The Practice of Vulnerability

Vulnerability is powerful. But the way it works is more or less counter-intuitive. You need to risk feeling bad, in order to feel good.

Here’s what I am learning. Open and honest people are more interesting. Truthful, risky self-disclosure puts energy into relationships. The more I practice opening up, the easier it becomes. If I have less to hide (or pretend about) I feel more joy, security and kindness in each relationship.

When people betray my vulnerability it hurts like heck. There is no completely safe way to do this. But there is no way to be fully alive and not do this.

Vulnerability is making my “real self” just a little more visible than is comfortable. Our lives are like flowers, most attractive when fully open. That’s counter-intuitive.

Over the years I have explored these 12 ways of practicing vulnerability:

  • Asking for help even though it made me feel uncomfortably weak
  • Offering advice and examples from my failures rather than my successes
  • Expressing my affections (appropriately) where previously I had been silent
  • Naming my doubts and fears out loud
  • Finishing this sentence: “Do you know what I am really feeling…”
  • Confessing my sins and weaknesses to another person
  • Saying sorry and promising to do better
  • Refusing to pretend that I liked what I didn’t or that I agreed when I couldn’t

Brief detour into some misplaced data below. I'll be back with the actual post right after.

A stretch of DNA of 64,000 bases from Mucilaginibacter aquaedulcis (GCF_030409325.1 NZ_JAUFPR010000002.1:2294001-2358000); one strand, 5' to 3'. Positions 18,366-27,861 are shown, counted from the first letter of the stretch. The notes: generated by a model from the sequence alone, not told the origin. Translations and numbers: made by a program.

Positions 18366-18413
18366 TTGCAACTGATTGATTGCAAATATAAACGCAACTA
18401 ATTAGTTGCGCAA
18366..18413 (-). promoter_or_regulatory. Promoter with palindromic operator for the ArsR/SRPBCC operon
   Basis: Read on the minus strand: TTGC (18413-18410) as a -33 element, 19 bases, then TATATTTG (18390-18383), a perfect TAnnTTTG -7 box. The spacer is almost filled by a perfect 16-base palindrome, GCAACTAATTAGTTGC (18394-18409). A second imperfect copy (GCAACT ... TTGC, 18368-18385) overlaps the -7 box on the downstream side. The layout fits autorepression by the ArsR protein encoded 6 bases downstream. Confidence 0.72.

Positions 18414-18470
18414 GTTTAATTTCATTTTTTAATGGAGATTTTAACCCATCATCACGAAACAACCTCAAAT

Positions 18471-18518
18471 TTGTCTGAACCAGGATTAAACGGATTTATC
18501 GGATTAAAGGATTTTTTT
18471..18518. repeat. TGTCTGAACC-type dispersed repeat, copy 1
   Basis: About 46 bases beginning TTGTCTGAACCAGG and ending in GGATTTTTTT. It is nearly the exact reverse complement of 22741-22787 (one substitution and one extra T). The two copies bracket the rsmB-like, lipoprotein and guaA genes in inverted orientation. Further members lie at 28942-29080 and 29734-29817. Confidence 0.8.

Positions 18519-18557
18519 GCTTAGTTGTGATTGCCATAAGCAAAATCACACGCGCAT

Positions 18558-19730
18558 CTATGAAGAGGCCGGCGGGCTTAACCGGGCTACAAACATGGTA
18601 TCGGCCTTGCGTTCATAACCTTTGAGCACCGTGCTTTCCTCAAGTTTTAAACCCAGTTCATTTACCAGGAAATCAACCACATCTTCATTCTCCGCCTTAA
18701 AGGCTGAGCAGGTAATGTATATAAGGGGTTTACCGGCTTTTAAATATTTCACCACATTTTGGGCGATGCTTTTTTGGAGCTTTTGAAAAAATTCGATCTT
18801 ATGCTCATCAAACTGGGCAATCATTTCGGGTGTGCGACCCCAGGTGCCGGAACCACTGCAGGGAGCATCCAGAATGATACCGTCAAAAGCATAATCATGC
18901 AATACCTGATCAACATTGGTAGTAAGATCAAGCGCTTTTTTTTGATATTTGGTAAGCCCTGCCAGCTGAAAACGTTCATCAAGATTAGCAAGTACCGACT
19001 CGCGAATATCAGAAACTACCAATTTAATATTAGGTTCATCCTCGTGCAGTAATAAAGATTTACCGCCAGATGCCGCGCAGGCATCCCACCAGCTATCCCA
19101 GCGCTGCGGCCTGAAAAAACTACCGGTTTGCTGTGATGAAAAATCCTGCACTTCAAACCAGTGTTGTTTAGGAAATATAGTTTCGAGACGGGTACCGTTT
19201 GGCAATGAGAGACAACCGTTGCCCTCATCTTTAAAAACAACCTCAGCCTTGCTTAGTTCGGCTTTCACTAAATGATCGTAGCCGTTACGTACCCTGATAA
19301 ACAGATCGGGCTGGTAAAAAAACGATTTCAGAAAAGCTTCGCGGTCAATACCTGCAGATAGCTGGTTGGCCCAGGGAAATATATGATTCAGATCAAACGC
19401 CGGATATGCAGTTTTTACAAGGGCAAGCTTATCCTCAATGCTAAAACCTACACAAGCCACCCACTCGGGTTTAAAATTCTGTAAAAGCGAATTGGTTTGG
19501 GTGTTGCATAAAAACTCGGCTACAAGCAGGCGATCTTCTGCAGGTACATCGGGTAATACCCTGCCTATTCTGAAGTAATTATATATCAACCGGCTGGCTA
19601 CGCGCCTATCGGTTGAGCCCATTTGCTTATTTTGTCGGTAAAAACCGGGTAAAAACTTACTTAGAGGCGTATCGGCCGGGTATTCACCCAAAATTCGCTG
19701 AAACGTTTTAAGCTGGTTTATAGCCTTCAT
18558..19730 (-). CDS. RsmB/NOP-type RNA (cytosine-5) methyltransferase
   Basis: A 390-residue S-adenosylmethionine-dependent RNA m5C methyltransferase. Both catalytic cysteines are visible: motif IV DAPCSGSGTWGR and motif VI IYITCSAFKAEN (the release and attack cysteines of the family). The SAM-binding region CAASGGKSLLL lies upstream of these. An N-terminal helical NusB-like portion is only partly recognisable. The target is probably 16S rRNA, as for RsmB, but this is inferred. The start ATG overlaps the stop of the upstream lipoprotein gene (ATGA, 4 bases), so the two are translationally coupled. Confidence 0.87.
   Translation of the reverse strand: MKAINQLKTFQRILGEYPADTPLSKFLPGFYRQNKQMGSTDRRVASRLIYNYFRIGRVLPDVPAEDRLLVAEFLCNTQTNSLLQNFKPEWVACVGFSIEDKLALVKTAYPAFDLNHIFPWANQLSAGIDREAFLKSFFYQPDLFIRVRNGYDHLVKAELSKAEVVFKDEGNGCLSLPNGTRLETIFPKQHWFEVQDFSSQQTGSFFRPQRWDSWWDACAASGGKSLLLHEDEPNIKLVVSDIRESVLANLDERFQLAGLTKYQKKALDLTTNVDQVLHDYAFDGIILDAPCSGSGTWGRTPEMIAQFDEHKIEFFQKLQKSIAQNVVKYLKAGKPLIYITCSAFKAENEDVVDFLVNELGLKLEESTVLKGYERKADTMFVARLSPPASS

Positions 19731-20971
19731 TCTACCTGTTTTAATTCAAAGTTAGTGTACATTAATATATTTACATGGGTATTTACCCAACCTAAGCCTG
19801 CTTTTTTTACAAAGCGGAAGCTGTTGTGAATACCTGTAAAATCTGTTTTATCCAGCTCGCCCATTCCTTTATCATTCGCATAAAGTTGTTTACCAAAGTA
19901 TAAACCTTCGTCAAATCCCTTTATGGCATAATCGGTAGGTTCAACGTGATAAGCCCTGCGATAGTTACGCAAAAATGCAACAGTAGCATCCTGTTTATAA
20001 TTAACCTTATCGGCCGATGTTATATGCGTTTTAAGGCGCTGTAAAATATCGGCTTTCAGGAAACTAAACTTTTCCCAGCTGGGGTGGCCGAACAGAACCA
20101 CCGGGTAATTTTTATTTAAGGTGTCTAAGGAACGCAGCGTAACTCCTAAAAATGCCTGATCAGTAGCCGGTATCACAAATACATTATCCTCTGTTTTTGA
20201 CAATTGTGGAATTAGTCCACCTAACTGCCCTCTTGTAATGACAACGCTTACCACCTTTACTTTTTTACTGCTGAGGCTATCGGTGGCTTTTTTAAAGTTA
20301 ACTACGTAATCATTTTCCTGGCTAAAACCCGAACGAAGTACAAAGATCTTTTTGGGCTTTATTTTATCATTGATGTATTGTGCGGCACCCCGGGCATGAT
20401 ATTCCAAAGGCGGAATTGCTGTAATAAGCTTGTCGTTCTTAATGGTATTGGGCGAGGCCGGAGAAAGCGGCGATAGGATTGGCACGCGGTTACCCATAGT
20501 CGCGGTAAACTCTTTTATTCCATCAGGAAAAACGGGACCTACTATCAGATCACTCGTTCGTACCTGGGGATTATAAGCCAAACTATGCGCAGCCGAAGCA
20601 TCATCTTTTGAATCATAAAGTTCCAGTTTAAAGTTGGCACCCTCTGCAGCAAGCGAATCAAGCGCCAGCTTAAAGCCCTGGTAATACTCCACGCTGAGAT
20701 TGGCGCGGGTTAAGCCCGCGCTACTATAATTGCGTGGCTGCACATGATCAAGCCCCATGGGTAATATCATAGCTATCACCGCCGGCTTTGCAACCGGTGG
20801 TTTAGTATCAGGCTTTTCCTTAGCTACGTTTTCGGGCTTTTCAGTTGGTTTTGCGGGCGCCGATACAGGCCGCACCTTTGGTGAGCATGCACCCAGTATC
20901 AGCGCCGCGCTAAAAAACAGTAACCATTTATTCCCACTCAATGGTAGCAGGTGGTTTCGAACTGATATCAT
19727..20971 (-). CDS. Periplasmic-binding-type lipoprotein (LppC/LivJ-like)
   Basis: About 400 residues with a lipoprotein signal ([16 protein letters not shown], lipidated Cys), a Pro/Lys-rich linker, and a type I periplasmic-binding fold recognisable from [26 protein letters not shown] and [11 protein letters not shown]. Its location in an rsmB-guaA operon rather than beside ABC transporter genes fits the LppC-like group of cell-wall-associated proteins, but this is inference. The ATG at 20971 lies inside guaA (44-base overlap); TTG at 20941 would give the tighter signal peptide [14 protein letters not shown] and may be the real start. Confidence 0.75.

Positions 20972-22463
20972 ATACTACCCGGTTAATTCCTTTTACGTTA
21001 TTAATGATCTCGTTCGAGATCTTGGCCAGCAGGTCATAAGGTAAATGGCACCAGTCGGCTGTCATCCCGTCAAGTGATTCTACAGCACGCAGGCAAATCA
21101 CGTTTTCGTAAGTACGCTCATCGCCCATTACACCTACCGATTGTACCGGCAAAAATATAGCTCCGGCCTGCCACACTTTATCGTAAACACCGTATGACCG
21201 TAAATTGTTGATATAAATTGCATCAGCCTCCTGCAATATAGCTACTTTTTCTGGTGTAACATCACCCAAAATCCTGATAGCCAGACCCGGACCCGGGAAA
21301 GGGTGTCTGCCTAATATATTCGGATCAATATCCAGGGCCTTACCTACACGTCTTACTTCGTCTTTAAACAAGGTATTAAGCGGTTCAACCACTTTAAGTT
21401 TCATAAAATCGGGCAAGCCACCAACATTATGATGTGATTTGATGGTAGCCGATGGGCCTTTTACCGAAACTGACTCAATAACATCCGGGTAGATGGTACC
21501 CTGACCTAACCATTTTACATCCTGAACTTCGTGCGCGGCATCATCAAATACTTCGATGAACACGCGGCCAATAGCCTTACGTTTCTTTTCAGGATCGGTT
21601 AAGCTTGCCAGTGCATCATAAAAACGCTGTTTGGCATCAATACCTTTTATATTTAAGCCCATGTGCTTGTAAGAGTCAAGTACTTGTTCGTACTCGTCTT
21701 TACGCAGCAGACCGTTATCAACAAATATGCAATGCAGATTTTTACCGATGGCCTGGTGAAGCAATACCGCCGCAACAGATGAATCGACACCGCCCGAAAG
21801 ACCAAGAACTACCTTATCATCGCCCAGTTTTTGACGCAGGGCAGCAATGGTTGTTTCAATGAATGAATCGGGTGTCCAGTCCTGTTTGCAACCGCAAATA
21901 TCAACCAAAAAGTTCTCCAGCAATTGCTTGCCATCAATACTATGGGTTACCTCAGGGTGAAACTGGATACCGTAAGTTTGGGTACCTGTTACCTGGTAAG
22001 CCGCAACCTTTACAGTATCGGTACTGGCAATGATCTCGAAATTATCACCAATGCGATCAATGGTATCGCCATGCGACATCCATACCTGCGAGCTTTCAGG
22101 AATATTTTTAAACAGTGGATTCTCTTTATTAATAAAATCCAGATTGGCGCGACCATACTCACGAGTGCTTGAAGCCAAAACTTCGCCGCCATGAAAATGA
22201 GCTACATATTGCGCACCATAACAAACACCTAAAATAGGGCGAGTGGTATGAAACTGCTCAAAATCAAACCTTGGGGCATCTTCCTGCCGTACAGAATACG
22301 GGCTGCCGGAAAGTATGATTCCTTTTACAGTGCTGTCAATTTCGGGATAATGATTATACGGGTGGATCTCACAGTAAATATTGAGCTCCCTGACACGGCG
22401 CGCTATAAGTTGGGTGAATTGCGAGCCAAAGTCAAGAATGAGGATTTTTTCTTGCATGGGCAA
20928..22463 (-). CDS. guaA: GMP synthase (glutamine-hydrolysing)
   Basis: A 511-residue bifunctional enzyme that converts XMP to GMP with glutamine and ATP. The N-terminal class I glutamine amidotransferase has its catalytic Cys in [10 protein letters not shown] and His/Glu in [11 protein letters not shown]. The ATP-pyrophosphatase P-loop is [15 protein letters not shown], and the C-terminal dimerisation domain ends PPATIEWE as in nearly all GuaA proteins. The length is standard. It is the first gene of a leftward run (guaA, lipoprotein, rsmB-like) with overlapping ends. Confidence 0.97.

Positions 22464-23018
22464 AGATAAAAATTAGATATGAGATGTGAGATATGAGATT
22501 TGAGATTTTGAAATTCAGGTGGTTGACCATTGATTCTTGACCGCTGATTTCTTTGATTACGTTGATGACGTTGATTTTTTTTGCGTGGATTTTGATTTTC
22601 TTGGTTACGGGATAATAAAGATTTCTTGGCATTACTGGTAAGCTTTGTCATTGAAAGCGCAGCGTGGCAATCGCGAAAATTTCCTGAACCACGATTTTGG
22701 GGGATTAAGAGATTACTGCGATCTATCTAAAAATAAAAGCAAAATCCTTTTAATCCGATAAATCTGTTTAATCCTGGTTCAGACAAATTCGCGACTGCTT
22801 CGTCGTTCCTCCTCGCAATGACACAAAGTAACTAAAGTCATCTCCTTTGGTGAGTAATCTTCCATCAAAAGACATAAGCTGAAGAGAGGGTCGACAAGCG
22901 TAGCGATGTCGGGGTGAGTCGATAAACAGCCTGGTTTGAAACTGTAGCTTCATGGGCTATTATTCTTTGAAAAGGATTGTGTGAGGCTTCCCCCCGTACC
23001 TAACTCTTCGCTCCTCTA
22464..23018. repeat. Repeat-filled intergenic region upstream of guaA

• Risking ridicule and misunderstanding in order to be helpful to someone else
  • Weeping while praying for someone in bitter pain
  • Asking others to pray for me in the area of my weaknesses
  • Letting silence linger until it got uncomfortable, and then it got real

Result: Most of the time I experienced a connection. Something vital shifted in the relationship, it went to another level, it blossomed. Not every risk paid the same dividends, but over all my “vulnerability-portfolio” has proven enormously profitable.

How do you practice vulnerability? Leave a comment.

For a brilliant talk on this theme check out Brené Brown’s June 2010 TedTalk here. And if you want to read a business application of the theme, explore Patrick Lencioni’s book “Getting Naked”.

Posted by Allan Demond

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